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Protecting rivers and streams

Protecting rivers and streams

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    Left: John White (center), Streamwood's director of public works, points out some of the features of a new stormwater cleaning unit during installation in Streamwood, III. Greg Sterchi (left) of CDS Technologies and Trudy Buehler of Mackie Consultants in Rosemont, III., look on. Right: The view from the top of a unit reveals the diversion chamber where debris and suspended solids settle out of the incoming stormwater. The unit is designed with a sump that typically has to be cleaned only one or two times per year. Photo: Bob Mead

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    The CDS unit relies on water hydraulics and gravity. Stormwater enters the diversion chamber where a weir guides the flow into the unit's separation chamber. A vortex is formed that spins all floatables and most suspended solids to the center of the separation chamber. The trash and suspended solids settle into a sump where they remain until they are removed. The water passes through a self-cleaning screen with the cleaned water then being discharged. Source: CDS

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    Teacher Deb Perryman (left) and public works director John White work with a crew to clean up Poplar Creek and the Fox River. Photo: Bob Mead

The CDS system is entirely self-operating, relying on water hydraulics and gravity. Raw stormwater enters the diversion chamber where a weir guides the flow into the unit's separation chamber. A vortex is formed that spins the water. The floatable and most suspended solids settle into the sump at the bottom of the separation chamber. The trash and suspended solids remain in the sump until they are removed, typically once or twice a year. The water that is now free of floatables and suspended solids then passes through a self-cleaning screen that removes any remaining debris and then is discharged to Poplar Creek.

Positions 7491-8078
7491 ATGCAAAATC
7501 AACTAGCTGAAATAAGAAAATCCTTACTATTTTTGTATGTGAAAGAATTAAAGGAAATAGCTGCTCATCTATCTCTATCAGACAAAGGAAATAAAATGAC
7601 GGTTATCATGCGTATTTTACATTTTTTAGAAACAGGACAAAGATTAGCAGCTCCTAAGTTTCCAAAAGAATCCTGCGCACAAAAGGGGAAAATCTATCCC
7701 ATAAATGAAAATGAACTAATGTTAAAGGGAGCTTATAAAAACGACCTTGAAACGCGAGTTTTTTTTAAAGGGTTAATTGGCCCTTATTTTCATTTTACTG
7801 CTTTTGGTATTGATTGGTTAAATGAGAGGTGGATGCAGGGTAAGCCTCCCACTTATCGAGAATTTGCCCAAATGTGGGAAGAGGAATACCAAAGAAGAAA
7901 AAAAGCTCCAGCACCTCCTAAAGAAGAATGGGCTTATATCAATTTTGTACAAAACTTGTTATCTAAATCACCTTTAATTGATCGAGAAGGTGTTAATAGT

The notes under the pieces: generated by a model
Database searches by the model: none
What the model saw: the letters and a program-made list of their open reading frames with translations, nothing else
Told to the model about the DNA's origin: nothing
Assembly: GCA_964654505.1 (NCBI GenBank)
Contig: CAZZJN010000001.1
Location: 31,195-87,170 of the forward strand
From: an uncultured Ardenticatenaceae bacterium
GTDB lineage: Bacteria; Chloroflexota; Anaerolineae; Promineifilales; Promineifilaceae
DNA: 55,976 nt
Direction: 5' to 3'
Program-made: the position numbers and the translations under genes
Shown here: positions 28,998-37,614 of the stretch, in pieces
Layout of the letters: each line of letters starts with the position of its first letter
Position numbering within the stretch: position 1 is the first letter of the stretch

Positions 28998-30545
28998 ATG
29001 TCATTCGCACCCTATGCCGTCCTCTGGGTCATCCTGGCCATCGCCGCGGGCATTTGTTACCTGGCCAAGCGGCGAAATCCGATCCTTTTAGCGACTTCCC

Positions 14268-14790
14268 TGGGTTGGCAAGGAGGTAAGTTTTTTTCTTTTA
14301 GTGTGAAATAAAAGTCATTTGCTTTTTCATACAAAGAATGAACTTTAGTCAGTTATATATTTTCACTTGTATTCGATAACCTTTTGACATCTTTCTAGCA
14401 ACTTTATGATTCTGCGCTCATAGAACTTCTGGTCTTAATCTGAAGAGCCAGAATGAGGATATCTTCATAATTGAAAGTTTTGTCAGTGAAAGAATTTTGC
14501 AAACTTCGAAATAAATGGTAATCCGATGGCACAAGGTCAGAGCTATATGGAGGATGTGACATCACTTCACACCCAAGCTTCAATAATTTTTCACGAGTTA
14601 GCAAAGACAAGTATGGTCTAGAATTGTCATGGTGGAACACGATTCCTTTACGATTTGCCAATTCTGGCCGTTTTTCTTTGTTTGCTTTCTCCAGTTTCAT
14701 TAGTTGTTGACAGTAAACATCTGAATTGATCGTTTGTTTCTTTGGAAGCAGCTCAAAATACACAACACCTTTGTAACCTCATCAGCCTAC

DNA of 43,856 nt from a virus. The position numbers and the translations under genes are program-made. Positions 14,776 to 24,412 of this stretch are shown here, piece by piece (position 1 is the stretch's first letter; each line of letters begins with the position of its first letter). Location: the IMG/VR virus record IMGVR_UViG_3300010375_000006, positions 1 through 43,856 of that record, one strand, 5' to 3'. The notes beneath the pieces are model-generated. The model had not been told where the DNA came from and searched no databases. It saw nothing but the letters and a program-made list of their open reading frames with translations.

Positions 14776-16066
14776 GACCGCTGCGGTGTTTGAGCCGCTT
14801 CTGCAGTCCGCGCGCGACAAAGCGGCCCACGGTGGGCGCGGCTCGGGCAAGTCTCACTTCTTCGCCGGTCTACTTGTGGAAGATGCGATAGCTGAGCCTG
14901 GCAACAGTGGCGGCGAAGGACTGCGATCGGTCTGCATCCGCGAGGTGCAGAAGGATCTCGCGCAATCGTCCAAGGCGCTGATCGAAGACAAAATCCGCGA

Buehler was the lead designer of the Streamwood system. Working with White and the subdivision's developer Pulte Homes, she created a system design calling for 14 CDS devices, each one measuring 6 or 8 feet in diameter.

“We've become very familiar with the CDS technology,” said Buehler. “It is a simple technology with a relatively small footprint, and by all accounts it works very well. We heard a lot of good things about it before using it on this project.”

Experienced public works directors know that stormwater runoff from certain areas such as lawns and parking lots may contain high concentrations of nitrogen and phosphorous, as well as trash and suspended solids. Removing these chemicals is important in protecting local surface waters but it is not easy to do. According to Buehler, CDS Technologies worked with her in designing modifications in several of the units, fitting them with additional infiltration chambers to trap nitrogen and phosphorous. These special units were placed in strategic locations to filter out the unwanted contaminants.

The CDS units, each weighing in excess of 20,000 pounds, were manufactured nearby at local precaster Welch Brothers in Elgin, Ill. When the units become fully functional this fall, White and his colleagues can evaluate their effectiveness. White seems relatively confident that his system will deliver stormwater that is free of debris to the area's streams.

Gibbs is a freelance writer in Germantown, Tenn.